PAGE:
He's a mediocre defensive player on his best day and a pretty rotten one the rest of the time, but there's not many players in the game that can do more damage with a bat in their hands than Josh Hamilton.
Of course, Hamilton comes along with a unique set of luggage with his spotty injury history and off-field issues to boot.
Typically speaking, a player of Hamilton's offensive prowess, one who hit .285 with 43 home runs, 128 RBI and 103 runs scored in his contract year would be the subject of an all-out bidding war between the big market clubs in baseball.
But the Cubs aren't likely to play ball, considering that they are still in the process of rebuilding and still a few years from being legitimate contenders.
The Dodgers' outfield, with Matt Kemp, Andre Ethier and Carl Crawford, is set for the foreseeable future.
The Red Sox, after unloading nearly a quarter of a billion dollars in salary and desperately trying to change the culture in the clubhouse, probably aren't anxious to spend buckets of cash on a player who has the baggage that Hamilton does.
The Yankees, while they'll have an opening in right field with the expected departure of Nick Swisher, are hopeful to get under the $189 million luxury tax threshold and still have new contracts to work out before then with Robinson Cano, Curtis Granderson and Derek Jeter, among others, so they aren't likely to bid for his services.
Washington? They've got their eyes on a center fielder, but he's more the leadoff-type than the masher in the middle of a lineup.
Forget the Angels. They've got outfielders and designated hitters coming out of their ears, even if Torii Hunter departs as a free agent this winter.
San Francisco figures to have interest, but I'd put the Rangers and Detroit Tigers as the two most likely landing spots for the 31-year-old slugger.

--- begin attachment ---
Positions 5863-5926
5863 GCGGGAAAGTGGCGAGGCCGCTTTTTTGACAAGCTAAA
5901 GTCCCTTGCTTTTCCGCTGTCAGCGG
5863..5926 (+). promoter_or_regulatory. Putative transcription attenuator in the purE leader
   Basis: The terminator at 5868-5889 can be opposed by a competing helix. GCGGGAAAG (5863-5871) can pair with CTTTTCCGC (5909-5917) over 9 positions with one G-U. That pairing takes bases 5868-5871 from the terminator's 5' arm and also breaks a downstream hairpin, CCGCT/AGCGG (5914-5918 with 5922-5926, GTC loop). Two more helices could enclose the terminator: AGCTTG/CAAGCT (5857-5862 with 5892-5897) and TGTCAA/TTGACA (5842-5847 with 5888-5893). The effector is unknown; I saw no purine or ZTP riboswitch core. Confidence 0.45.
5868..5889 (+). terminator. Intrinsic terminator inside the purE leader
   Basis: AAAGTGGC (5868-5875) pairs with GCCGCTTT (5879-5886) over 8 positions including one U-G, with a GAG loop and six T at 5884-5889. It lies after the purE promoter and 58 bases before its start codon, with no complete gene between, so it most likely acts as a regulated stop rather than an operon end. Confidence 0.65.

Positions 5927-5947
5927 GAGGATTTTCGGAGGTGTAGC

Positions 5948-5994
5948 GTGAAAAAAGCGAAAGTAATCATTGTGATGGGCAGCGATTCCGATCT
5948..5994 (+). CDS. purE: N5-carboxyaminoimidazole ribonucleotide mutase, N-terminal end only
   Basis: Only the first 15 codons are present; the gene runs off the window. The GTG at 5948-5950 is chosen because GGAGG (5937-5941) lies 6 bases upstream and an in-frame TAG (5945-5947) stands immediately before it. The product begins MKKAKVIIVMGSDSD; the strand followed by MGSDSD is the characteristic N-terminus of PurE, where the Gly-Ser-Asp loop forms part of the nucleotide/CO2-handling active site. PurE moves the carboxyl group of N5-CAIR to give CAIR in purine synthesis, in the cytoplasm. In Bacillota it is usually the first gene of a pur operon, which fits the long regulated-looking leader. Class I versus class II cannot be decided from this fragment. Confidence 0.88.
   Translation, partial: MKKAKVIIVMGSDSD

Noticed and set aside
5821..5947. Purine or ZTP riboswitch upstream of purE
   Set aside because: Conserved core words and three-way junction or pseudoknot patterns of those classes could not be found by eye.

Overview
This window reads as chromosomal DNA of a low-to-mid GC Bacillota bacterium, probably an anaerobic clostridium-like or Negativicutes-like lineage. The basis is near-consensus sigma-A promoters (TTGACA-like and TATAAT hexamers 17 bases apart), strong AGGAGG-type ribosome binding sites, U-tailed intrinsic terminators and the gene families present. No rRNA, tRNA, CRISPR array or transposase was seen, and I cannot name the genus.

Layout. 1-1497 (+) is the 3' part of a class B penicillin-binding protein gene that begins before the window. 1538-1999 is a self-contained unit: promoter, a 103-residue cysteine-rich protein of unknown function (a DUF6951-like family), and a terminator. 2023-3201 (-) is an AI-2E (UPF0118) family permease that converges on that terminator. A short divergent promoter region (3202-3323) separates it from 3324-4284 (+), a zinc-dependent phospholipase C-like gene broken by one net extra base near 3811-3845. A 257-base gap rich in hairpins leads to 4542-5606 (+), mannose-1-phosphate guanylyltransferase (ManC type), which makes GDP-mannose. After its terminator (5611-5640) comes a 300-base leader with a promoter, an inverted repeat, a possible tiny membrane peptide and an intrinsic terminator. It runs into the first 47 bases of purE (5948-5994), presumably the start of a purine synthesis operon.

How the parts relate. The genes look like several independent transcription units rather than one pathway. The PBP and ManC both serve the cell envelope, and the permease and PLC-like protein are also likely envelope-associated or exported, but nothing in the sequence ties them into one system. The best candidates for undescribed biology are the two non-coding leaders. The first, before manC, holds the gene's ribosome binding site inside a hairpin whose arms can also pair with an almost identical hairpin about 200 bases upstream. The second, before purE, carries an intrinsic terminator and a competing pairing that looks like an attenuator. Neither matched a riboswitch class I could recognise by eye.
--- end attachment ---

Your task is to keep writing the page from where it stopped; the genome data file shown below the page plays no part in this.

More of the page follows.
Tigers' owner Mike Illitch isn't getting any younger—he's 83, though he doesn't look it—and, as he proved with the Prince Fielder signing, money is not an object when it comes to improving his team.
ESPN's Buster Olney asked a number of general managers where they thought Hamilton would wind up, and he quotes one as saying "Detroit? "They're always the wild card, aren't they?"
With both corner spots in the Tigers outfield works in progress, Hamilton would be an upgrade, at least offensively, over their current options.
It goes without saying that a middle of their lineup, one that would include Hamilton, Prince Fielder, Miguel Cabrera and Victor Martinez would be one of, if not the most potent in the entire game.
Olney went on to say that Hamilton is expected to ask for an annual salary somewhere between $20-to-$25 million, but that the length of the contract, not so much the annual salary, will be the major sticking point in negotiations with any team.
In the face of being booed off of the field in the Rangers' wild-card game loss to the Oakland A's, Hamilton told ESPN Dallas' Tim MacMahon that Texas remains his first choice:
I always would love to stay here. They understand that. They know that. When we talked earlier in the year, we didn't get things worked out, so we said we'd wait until the year was over. They obviously get first shot. I told them they'd get first shot at the end of the year. We'll see what happens.
Evan Grant of the Dallas Morning News believes that Hamilton's botched attempt to catch Yoenis Cesepedes' fly ball in the wild-card game will cost him as a free agent:
I'm not ready to subscribe to that line of thinking, but it certainly re-emphasizes the fact that Hamilton can go from mediocre defensive player to defensive liability in the blink of an eye.
Dropped fly ball or not, Texas certainly makes sense on a number of levels, especially since they already know Hamilton's issues and have a support system in place to nip any issues in the bud when they arise.
Whether Hamilton is willing to accept fewer years than he'd like to stay where he wants to play is the real question—that, and how willing he is to slide over to a corner spot permanently, which is something that he will have to do in his new home.
Predicted Deal: Signs with the Detroit Tigers for three years, $67.5 million